We are Never Alone (2016) | Made in Prague Festival 2016
NIKDY NEJSME SAMI | Director: Petr Vaclav | Cast: Karel Roden, Lenka Vlasakova, Miroslav Hanus, Zdenek Godla, Klaudia Dudova | Czech Republic/France 116min
Director Petr Vaclav’s latest film is a provincial drama full of passion, violence and mental health issues. The characters could be straight out of a Sartre play and Vaclav certainly asks many existential questions.
Zena (Vlasakova) runs a grocery shop in a small town where he lazy hypochondriac husband is her husband (Roden) is out of work and makes life for Zena and his two sons a living nightmare. He befriends his prison guard neighbour, Zivatem, who is a racist neo-fascist. Driven out of her mind by her husband, Zena falls in love with the local brothel owner (Godla), who himself is obsessed by one of his girls, the pouting Sylva (Dudova) – who in turn is still in love with her husband (and father of her daughter), who is in prison.
To make matters even worse, Zena, after a one-off romp with the brothel owner, decides to become a prostitute herself. The adult characters here are totally out of control and this disturbance filters through to their children: Zena’s oldest son, and Zivatem’s boy (who feeds his father’s paranoia with putting dead animals outside their house). They take great pride in wanting nothing to kill their fathers and discuss this loudly during hikes in the countryside. And when the tension becomes unbearable, violence is the only way out: Zena’s oldest shoots his grandfather, a stingy emotional cripple, and then her husband and his friend Zivatem shoots the brothel owner for having led Zena astray. As a final twist, Zena’s youngest pockets the money from the body of the man his father helped to kill – and sets off on a journey as a blind passenger on a HGV.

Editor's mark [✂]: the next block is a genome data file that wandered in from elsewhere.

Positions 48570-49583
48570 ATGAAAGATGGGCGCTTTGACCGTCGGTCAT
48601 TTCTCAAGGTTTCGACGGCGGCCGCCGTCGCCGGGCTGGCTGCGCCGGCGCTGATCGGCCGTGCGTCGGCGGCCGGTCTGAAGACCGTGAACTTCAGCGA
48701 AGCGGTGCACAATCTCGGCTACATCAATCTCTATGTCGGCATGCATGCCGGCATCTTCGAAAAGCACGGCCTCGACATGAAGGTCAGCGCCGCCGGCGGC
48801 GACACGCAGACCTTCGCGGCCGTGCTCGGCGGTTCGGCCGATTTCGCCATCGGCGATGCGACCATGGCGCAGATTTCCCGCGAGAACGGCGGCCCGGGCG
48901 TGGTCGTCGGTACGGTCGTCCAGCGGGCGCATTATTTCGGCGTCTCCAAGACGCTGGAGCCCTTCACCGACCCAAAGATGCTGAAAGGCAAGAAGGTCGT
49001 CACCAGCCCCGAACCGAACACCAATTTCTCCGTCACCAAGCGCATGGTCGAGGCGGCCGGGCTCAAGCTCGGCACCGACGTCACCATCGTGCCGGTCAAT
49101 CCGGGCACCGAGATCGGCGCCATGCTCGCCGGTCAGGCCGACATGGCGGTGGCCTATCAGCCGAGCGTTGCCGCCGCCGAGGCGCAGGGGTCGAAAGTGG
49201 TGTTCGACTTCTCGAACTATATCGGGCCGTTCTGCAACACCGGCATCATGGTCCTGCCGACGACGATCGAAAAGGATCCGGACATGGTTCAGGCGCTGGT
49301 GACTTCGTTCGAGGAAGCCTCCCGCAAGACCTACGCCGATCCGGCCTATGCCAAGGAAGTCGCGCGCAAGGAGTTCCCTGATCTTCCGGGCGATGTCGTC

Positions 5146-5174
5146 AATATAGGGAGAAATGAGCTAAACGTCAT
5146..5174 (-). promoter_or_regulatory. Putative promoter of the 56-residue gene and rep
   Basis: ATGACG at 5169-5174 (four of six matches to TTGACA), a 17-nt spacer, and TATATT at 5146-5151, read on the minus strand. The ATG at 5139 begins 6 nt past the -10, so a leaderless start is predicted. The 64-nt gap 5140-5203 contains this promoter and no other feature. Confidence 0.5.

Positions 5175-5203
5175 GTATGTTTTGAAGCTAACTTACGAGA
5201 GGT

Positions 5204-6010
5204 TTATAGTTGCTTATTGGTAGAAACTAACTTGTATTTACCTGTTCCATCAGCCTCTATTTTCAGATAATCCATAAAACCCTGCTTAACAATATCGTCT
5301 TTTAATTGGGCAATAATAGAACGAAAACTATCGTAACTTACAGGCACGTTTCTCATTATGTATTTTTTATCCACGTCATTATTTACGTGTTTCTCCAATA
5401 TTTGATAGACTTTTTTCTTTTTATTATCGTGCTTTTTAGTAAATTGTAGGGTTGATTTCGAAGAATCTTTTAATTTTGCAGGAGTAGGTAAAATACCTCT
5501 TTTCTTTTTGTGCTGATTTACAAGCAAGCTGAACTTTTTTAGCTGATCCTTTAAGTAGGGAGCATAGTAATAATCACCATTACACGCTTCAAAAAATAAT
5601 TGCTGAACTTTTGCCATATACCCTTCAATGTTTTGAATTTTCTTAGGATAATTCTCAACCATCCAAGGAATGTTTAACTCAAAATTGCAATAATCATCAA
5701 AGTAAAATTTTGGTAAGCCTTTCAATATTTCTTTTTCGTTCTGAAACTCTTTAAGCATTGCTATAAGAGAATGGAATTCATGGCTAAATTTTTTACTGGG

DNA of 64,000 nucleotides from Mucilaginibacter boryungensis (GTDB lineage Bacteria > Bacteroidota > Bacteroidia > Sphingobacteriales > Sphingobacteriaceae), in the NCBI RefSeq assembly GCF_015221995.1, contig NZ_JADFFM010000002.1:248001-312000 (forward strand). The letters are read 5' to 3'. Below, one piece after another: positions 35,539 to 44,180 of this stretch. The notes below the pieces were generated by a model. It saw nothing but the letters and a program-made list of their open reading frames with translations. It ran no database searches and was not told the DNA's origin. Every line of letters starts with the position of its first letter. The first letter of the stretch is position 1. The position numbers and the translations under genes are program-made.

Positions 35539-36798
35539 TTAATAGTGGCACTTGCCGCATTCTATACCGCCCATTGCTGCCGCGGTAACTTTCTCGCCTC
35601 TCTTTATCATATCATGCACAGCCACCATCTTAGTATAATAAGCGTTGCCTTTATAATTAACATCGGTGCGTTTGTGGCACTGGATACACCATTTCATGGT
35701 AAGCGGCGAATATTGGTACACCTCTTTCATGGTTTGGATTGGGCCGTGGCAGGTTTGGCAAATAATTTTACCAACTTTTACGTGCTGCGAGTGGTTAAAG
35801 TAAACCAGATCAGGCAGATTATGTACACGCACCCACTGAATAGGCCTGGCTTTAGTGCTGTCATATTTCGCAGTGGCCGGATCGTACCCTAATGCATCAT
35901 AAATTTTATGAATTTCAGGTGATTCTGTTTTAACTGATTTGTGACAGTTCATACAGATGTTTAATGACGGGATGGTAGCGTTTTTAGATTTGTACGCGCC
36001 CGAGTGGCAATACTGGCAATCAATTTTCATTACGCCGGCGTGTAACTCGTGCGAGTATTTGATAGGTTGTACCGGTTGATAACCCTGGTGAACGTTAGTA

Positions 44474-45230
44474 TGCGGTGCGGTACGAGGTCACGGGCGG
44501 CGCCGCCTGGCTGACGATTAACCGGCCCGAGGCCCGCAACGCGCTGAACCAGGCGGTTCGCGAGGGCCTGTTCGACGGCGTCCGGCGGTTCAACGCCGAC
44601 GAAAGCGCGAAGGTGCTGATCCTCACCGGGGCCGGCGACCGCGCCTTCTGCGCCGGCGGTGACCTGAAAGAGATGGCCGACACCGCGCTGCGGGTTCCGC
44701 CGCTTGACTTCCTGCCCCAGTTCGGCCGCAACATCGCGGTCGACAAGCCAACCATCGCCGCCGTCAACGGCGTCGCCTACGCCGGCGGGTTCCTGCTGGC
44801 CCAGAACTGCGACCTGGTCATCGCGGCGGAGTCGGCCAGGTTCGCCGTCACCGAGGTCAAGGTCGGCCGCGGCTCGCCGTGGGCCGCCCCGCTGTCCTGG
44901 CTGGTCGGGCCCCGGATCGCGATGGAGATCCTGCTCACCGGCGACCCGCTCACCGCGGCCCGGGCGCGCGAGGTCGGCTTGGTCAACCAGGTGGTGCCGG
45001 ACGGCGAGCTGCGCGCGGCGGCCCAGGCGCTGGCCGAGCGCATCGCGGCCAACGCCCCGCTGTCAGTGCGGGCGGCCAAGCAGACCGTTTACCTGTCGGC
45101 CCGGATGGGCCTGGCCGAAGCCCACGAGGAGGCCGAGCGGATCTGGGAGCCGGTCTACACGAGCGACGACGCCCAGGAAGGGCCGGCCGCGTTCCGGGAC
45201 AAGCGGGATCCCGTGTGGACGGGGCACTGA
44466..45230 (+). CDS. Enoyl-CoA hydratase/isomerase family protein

We are never Alone is certainly wild and passionate, but the characters are entirely believable: stuck in the middle of nowhere with no love life to speak of, the adults opt for violence, physical and psychologically. And their mostly neglected children follow their ‘role models’. The characters here are always on the move creating a frenetic energy. But they invariably return – even the middle-aged Zena on her Vespa. Whilst Zivatem looks back fondly to communism – he preferred the authoritarian regime to democracy – the other characters – apart from Zena – are totally without any values – apart from wanting to get rich quick. They are soulless materialists, desperate to exploit each other.
DoP Stepan Kucra creates an eerie atmosphere, his images changing regularly from black-and-white to colour and back providing ghoulish world in which the buildings are as decayed as these human souls: the environment mirroring the moribund population, washed-out, bled dry of any colour. The assembled cast is impressive, with Vlasakova’s Zena a towering performance. A brilliant ride on the wild side from the Czech Republic.
UK PREMIER AT THE BARBICAN | 30 NOVEMBER 2016 | Berlinale Review